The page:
• we’re convinced that training can be a superbly valuable, enduring investment, as long as the right skills are trained in the right way;
  • our method of training – practice and mastery of essential skills – results in consistently strong improvements in performance, but is rare in the corporate world in the subjects we train;
  • selfishly, we love working with smart people who are taking time to master new skills and develop their abilities.
Good Training is an Outstanding Investment

We want to spend our time doing something that gets results; and the facts are relentless about how training the right skills in leadership, management and self development increases both performance and satisfaction. Training in intelligent goal setting creates reliable single and double digit performance improvements. People trained in sound leadership skills strongly outperform their control group peers. Leadership teams trained to develop inspiring but well-rounded missions financially outperform those without.

We see results like these ourselves from the first day we train, as our participants begin to apply and master the skills we teach. Participants’ companies start to see the benefits of those skills the day they get back to work.

We Only Train Skills That Work in a Way That Works

From the outset of Kardelen, we plan only to train skills that we know improve performance. We believe the burden of proof is on us as a training provider to find out what genuinely gets real world results, so we do the background work to know that with confidence. We review studies on what does and does not improve performance, we run our own surveys, and we see the results of our own training.

This is why we train effective goal setting, which is one of the most compelling areas of performance improvement, but we don’t train SMART goals or stretch goals, which miss critical steps. It is why we train how to set inspiring visions and coherent missions, which have excellent records of success when done well, but we don’t train strategic tools, which have a typically negative effect on the performances of companies that apply them. We will continue to grow the subjects we train, but we will only train what works.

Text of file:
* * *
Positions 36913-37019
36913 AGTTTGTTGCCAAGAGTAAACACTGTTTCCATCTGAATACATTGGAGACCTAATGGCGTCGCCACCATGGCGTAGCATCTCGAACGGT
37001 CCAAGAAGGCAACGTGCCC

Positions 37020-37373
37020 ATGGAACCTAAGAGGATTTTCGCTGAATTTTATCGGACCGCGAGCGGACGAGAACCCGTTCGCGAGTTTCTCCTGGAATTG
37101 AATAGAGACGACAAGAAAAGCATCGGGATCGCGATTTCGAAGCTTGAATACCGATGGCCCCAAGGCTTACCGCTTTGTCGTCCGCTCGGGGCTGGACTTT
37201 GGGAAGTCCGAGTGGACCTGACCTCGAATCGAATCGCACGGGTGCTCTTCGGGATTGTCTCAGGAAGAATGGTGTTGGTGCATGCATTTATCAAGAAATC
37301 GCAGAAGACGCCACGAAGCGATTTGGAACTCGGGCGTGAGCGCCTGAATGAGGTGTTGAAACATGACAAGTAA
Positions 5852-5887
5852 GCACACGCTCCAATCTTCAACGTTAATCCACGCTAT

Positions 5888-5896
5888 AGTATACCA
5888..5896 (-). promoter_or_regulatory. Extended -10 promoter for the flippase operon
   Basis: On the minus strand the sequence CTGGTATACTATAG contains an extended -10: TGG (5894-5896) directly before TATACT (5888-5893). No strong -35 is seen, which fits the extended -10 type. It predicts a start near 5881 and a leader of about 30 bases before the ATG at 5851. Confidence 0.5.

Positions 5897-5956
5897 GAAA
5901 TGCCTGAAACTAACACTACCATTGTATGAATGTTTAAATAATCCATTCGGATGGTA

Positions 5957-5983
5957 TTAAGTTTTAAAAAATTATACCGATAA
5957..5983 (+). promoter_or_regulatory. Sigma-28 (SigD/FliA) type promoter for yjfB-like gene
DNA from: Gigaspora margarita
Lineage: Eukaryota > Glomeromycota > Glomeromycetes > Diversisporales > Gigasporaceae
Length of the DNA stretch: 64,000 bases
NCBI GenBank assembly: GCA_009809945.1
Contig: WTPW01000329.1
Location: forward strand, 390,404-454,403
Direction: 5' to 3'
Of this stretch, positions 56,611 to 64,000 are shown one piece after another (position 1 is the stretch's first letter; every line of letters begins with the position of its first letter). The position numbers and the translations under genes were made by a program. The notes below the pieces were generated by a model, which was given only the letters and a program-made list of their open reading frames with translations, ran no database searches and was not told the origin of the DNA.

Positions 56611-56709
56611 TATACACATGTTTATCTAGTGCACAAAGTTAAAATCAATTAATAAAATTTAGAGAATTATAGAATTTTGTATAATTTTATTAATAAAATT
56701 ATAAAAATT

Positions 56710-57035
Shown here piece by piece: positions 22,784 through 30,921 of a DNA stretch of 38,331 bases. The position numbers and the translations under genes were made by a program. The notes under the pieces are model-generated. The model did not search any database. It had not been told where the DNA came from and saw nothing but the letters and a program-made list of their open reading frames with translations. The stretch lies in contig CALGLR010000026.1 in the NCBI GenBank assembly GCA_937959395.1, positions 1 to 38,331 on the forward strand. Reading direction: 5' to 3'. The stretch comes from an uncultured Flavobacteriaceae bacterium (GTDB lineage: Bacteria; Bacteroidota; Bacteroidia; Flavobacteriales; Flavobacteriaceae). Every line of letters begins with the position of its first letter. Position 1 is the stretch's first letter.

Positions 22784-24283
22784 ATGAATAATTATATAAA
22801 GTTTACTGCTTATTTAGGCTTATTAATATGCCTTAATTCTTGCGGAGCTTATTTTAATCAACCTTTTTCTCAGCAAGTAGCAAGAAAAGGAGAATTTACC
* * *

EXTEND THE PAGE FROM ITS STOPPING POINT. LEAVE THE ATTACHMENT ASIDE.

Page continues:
We also only want to train with a method that works. We believe that teaching insightful concepts is important, but we believe that most of the challenge and benefit from training comes from applying those concepts skilfully in real life. This is why we describe our work as skills training. We introduce a small number of new skills, and spend the bulk of our time practising those skills in progressively difficult circumstances relevant to our participants.

We know our training is better if it’s enjoyable. Our participants are more engaged, open to learning, and keen to test out new skills if they’re having fun, so we make it fun.

We don’t plan to train every important management and leadership skill. We only want train subjects where we think we have something distinctively good to add. There are plenty of experienced people doing excellent training in technical subjects, like finance, systems and operational improvements.   We have nothing new or distinctive to offer in these subjects, so we leave them to the people who are already doing an excellent job.

We Like Working with Smart People Who Want to Get Better

The main reason we set up Kardelen, though, is that we love to work with smart people who want to improve and who want their teams to flourish. It’s a pleasure and a privilege to work with these people, as they get stuck in, practising and mastering essential skills, and integrating those skills their daily way of operating.